Stories pieced together in Mason-Dixon Quilt Show that celebrates quilting

April 21, 2008|By HEATHER KEELS

HAGERSTOWN - It's not unusual for years to pass between a quilt's conception and its final, celebratory stitch, but one piece displayed at the Mason-Dixon Quilt Show might never have been finished at all, were it not for a lucky find by a dedicated Hagerstown quilter.

Patty Prodonovich purchased the partially sewn fabric scraps, along with the intended pattern, from an acquaintance who cleans out attics and basements. Though Prodonovich doesn't know who started the quilt or why it was never finished, she was careful to follow the anonymous quilter's design.

"I hope she's looking down from above and saying, 'That's what I was looking for,'" Prodonovich said.

She calls the quilt "Resurrection."

The story is one of dozens that give meaning to each of the quilts displayed at the show, held last weekend at Hagerstown Community College by the Buchanan Trail Quiltmakers of Waynesboro, Pa., and the Friendship Quilters' Guild of Hagerstown.


Quilters and nonquilters from throughout the region browsed craft supplies, entered raffles and voted on their favorite pieces, but visitors agreed the show's biggest draw was seeing the rows and rows of quilts and reading the stories behind them.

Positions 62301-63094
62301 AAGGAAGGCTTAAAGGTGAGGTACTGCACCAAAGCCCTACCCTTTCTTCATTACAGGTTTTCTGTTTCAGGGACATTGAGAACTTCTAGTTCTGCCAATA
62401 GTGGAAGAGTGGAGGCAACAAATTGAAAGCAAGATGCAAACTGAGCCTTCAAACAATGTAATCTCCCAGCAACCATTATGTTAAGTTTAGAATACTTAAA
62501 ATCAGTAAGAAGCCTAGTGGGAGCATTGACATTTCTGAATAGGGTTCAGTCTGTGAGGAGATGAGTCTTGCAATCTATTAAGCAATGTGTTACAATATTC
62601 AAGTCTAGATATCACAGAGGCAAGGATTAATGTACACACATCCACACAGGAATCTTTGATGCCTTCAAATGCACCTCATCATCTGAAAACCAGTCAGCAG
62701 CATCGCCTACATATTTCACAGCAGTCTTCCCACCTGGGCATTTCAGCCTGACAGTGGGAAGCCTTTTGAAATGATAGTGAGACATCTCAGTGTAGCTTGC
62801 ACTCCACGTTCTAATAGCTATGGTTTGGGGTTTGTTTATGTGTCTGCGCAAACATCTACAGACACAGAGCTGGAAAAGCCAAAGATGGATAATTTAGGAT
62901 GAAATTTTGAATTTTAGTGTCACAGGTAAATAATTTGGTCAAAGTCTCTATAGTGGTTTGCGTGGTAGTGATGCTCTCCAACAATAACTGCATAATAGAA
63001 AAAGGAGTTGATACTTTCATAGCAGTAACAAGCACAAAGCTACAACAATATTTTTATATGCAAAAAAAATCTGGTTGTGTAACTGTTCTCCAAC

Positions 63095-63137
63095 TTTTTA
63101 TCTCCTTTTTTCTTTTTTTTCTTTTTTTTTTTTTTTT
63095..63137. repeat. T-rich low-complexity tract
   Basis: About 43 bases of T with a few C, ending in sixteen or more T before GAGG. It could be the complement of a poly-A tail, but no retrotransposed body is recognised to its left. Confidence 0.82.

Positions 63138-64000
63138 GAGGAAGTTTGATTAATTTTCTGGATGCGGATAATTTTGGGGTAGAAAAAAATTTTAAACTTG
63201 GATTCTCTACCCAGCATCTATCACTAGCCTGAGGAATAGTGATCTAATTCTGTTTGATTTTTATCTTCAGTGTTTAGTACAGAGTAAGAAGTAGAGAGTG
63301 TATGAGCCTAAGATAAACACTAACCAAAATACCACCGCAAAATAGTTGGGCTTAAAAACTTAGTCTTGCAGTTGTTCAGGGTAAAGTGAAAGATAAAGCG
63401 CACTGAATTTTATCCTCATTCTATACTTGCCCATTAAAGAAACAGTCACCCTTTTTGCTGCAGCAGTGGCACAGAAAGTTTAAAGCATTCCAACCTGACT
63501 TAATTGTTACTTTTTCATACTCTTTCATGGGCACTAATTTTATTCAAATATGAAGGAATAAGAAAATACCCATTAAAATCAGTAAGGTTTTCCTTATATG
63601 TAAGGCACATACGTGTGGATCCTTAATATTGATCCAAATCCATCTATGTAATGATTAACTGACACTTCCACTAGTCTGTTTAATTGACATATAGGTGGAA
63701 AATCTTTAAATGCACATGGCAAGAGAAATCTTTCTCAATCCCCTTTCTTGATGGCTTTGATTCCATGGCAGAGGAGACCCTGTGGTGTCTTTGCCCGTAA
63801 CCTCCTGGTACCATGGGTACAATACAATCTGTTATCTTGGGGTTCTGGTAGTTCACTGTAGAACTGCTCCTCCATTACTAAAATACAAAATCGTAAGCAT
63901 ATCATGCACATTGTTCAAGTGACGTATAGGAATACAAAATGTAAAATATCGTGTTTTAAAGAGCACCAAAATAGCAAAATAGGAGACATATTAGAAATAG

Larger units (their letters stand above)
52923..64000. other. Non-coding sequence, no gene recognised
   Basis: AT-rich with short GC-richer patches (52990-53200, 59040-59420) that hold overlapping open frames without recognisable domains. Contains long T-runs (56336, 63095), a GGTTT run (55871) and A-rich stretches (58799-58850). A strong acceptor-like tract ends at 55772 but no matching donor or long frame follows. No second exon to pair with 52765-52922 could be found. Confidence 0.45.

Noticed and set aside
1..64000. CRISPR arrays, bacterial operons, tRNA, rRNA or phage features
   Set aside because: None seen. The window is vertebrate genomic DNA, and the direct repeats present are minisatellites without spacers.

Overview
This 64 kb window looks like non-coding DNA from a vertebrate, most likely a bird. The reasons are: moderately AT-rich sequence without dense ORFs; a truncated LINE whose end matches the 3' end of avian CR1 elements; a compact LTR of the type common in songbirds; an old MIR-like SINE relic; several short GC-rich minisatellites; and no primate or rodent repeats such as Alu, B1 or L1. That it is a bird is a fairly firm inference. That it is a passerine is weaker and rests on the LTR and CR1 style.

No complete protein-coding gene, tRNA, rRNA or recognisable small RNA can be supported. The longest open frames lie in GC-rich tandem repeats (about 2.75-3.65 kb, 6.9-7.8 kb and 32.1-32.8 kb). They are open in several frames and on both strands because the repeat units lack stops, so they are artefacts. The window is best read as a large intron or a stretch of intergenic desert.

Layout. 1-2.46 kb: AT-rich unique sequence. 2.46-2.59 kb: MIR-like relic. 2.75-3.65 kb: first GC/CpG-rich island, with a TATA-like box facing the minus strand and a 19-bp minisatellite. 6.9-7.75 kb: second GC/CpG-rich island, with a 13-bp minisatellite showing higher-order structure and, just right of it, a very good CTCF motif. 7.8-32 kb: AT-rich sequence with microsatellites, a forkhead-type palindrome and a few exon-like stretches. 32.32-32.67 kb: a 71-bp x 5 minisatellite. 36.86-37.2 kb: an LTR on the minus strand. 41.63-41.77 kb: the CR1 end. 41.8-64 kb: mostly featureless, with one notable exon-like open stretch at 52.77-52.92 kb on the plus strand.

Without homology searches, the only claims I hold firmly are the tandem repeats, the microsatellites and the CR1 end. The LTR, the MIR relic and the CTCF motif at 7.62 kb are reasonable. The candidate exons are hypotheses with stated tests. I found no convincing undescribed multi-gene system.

Some were inspired by guild "challenges," others created as gifts and designed around a recipient's life or favorite colors.

Often, the idea for a quilt begins with one inspirational piece of fabric, said Pat Rothen, who is designing a beach picnic quilt around a playful print of sunbathers with various fruits for bodies.

Liz Fink, of Chambersburg, Pa., came to the show to "visit" a quilt that her friend Jeanette Violet made her for her birthday - under the condition that she couldn't have it until after the show.

Inspired by Fink's love of cats, the quilt featured an array of colorful polka-dotted, flowered and striped felines with button eyes, arranged against a paw-print background and framed by a cat-design border.

"That was one of the best gifts I've ever had, that someone was willing to put that much work into making that for me," Fink said.

Pam Mentzer, a relatively new quilter from Waynesboro, came to the show for inspiration and walked out, beaming, with a bundle of 37 pieces of fabric that she won as a door prize.

Mentzer said she joined a local quilting group because she remembered her grandmother quilting and liked the idea that the quilts and the hobby could be passed down through the generations.

"It's like a connection to someone else," Mentzer said. "I want to make something that's going to last for 100 years and someone will say, 'Oh, Grandma Pam made that.'"

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